Get outside. Evidence shows that when you have some sort of contact with nature—like pets, plants, gardens or parks—your mood improves and you feel less stressed. Even just going for a walk in the park may help.
Write down your feelings. Writing down your feelings or keeping a journal can be a great way to understand your emotions. It can also help you think about alternative solutions to problems.
Take time out to relax. It’s a good idea to try and take a bit of each day to do something you enjoy. When you are feeling down, it may be hard to be social or motivate yourself to be active. It might help to make a list of all the things you enjoy doing and then plan to do something from this list each day.
Support groups. Along with family and friends, support groups can be a place to share experiences and inspiration with others going through similar times. Talk to your doctor for details on support groups in your area. Also, if you are a college student inquire at your campus counseling center to see what kind of support groups the center might be sponsoring.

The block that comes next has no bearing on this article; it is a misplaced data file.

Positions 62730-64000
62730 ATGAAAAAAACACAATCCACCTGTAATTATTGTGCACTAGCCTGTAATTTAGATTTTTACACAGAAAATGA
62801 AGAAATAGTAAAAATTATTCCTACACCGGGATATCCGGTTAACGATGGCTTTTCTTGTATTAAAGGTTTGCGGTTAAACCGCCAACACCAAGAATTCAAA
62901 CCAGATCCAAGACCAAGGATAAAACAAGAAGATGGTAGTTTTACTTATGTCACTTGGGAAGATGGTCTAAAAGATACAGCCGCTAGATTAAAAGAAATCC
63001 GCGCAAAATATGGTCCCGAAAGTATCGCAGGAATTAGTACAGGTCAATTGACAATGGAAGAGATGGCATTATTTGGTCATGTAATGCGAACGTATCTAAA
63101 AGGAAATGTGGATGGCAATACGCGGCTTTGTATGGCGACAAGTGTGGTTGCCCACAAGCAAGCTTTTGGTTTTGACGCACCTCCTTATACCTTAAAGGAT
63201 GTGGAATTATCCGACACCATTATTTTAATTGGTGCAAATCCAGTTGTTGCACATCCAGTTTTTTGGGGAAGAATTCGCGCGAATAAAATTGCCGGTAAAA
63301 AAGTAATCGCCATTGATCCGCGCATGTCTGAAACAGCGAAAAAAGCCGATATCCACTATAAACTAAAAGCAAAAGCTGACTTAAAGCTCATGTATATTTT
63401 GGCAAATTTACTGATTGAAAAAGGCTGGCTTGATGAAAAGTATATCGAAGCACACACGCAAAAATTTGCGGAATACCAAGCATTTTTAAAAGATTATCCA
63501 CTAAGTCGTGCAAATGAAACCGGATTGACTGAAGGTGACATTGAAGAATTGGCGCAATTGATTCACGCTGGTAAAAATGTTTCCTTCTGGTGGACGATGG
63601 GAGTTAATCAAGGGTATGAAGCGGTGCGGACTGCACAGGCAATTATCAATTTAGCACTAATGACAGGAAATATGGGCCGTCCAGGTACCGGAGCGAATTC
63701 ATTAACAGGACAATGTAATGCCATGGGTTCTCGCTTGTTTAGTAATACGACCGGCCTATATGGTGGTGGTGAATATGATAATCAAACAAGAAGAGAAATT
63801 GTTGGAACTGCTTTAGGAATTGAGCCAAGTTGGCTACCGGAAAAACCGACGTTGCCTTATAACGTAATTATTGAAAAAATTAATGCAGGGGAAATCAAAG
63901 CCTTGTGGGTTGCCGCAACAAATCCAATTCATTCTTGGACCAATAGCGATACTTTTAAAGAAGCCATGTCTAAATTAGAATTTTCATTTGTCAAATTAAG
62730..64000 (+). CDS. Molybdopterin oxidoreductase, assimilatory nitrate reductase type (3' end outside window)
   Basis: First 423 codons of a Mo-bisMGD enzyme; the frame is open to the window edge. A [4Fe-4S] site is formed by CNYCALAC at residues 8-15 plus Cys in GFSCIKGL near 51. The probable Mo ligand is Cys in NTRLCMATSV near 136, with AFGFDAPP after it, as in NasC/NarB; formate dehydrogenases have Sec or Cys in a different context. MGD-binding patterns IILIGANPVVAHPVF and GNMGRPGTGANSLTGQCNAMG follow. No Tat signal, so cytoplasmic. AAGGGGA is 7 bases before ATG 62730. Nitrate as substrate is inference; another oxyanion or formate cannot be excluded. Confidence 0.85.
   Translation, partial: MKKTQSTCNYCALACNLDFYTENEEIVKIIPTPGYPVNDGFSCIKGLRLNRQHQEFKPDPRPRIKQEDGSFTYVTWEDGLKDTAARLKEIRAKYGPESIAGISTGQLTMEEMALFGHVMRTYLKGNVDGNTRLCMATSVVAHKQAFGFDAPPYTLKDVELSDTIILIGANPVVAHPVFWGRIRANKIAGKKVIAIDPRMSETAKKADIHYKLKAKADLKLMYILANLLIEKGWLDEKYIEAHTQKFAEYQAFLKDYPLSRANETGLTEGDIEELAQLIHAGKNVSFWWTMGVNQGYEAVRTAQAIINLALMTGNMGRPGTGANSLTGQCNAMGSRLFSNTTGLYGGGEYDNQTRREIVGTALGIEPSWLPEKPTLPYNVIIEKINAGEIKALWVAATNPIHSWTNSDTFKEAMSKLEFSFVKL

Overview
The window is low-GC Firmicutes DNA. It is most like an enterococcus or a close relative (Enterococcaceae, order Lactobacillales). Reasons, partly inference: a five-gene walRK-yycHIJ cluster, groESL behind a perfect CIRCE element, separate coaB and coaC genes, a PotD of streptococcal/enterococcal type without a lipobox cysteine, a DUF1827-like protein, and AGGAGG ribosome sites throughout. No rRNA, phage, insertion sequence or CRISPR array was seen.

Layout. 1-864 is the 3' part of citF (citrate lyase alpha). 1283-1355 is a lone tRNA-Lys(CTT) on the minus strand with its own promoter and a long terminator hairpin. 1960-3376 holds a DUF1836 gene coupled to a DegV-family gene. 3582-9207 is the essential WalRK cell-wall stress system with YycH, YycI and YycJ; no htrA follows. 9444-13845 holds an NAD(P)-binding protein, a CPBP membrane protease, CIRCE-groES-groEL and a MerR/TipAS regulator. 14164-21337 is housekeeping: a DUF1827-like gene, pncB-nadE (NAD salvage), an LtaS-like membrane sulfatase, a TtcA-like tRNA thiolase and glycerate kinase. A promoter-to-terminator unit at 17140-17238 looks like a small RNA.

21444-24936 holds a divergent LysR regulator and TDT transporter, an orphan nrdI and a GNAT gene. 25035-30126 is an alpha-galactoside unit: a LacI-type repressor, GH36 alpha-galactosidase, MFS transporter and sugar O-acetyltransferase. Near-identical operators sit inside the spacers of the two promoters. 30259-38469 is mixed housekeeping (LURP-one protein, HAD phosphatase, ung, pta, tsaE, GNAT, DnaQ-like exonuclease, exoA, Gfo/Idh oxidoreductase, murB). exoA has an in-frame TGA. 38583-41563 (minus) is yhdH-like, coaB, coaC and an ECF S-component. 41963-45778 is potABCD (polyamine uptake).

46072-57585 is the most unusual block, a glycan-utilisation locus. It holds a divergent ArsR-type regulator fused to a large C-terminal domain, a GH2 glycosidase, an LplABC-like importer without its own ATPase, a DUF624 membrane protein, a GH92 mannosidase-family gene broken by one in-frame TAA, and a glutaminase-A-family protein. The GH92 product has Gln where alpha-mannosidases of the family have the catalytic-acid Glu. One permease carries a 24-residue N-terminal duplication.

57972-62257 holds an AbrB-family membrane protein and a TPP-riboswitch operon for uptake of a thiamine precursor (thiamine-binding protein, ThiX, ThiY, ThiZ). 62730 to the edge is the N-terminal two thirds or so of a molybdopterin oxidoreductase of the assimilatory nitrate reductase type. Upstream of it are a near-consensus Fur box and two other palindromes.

Call a crisis line. If you’re having difficulty talking to people you know or you’d like to talk to someone outside of your situation, Lines for Life has a Suicide LifeLine that can be reached at 1-800-273-8255, as well as a YouthLine at 1-877-968-8491. They are staffed by highly trained volunteers that can offer support and assistance 24/7/365, over the phone, text or through an online chat. If you’d like more resources, check out our crisis helpline directory.
Set small goals. Sometimes people set goals that are almost unachievable and then feel even worse when they can’t reach them. Try to set goals that are attainable for you, even if it’s on a day-by-day, or hour-by-hour basis. And remember to reward yourself, too.
Reduce stress. It might be a good idea to try and reduce the level of stress you’re feeling. You might want to check out the Stress fact sheet for some ideas on how to manage stress.
Go easy on drugs and alcohol. Try not to use drugs or alcohol in an attempt to feel better. The feeling you get from drugs and alcohol is usually temporary, and the after effects often make problems worse.
Acknowledgements: This article was originally developed by youth and staff for us.ReachOut.com